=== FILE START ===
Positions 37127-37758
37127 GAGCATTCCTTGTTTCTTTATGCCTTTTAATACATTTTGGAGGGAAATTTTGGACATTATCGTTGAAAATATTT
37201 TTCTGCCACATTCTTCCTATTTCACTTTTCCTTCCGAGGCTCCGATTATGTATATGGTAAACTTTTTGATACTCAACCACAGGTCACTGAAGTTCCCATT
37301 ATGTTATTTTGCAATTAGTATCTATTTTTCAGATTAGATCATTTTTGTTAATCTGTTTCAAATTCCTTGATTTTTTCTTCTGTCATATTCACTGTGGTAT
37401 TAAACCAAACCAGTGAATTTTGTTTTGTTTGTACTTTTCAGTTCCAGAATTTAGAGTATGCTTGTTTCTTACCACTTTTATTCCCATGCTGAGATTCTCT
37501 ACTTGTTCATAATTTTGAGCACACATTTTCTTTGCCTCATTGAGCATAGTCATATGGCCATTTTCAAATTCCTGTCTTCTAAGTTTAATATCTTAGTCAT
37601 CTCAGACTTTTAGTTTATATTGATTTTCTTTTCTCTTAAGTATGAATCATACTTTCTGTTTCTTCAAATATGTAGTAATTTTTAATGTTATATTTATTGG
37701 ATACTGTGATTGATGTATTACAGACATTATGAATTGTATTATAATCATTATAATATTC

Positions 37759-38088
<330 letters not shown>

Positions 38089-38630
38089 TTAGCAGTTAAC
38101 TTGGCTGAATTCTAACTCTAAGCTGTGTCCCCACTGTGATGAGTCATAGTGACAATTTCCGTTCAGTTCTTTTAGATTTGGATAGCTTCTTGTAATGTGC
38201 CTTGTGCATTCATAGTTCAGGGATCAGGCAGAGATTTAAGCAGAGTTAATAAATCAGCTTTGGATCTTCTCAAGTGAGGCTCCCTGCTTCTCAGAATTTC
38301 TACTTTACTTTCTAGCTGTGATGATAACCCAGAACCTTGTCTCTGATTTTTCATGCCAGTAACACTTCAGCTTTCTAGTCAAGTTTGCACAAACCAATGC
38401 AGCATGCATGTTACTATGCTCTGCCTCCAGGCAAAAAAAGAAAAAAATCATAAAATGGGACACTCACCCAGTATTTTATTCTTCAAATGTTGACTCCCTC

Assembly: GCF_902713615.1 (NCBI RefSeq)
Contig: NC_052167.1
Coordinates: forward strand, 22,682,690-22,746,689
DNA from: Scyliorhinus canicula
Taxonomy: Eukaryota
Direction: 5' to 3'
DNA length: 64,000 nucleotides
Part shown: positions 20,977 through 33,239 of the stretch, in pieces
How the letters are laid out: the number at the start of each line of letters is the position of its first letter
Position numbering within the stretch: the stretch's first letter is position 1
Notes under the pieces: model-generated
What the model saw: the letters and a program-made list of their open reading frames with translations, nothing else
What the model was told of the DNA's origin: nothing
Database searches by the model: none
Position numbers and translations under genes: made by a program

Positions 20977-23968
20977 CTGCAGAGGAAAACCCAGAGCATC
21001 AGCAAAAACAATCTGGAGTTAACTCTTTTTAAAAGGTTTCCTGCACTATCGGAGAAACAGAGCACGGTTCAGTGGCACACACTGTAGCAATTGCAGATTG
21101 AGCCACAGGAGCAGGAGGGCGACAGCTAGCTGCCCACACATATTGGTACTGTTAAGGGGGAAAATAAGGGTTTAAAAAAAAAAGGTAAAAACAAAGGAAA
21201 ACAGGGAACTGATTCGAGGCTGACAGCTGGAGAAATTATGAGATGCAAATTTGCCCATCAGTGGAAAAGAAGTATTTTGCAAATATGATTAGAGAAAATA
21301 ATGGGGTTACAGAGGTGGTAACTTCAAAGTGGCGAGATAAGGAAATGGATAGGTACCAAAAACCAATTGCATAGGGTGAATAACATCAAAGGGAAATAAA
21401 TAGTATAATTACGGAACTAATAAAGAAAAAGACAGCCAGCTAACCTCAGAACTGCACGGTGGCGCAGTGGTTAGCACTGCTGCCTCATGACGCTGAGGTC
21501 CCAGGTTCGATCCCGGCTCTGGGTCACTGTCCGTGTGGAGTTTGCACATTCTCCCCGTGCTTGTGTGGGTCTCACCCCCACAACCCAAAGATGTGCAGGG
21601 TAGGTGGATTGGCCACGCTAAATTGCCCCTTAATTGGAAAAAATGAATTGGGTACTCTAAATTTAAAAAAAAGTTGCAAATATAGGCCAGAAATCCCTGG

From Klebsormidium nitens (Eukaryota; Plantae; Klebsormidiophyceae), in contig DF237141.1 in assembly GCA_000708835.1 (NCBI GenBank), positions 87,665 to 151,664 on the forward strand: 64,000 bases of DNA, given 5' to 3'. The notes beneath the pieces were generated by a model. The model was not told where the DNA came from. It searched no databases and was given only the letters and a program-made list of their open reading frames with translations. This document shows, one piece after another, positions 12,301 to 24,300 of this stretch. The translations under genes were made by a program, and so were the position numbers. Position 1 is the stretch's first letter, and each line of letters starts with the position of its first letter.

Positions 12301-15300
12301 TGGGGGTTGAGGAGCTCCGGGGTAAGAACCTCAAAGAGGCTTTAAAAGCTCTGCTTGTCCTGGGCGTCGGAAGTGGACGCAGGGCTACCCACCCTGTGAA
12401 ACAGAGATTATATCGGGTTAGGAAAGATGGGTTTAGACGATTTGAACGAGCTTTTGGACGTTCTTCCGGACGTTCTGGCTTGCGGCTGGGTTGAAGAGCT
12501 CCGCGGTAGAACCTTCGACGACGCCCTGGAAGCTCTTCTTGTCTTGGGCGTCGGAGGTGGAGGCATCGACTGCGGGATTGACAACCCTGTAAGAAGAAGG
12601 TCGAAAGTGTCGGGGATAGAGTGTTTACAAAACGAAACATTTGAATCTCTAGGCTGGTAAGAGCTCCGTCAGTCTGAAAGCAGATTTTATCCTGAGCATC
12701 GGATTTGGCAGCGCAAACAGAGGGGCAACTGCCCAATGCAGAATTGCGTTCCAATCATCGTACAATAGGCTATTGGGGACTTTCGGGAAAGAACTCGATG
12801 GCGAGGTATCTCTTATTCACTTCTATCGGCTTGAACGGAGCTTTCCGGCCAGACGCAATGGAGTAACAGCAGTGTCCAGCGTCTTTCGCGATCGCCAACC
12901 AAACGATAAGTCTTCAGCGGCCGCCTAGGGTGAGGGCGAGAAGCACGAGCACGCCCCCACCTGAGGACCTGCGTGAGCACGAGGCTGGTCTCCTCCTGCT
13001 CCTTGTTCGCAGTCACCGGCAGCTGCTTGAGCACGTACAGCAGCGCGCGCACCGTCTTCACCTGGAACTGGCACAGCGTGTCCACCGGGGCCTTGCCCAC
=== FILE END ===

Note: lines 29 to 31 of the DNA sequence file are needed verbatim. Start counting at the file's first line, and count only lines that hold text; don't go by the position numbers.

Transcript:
What the model was told of the DNA's origin: nothing
Database searches by the model: none
Position numbers and translations under genes: made by a program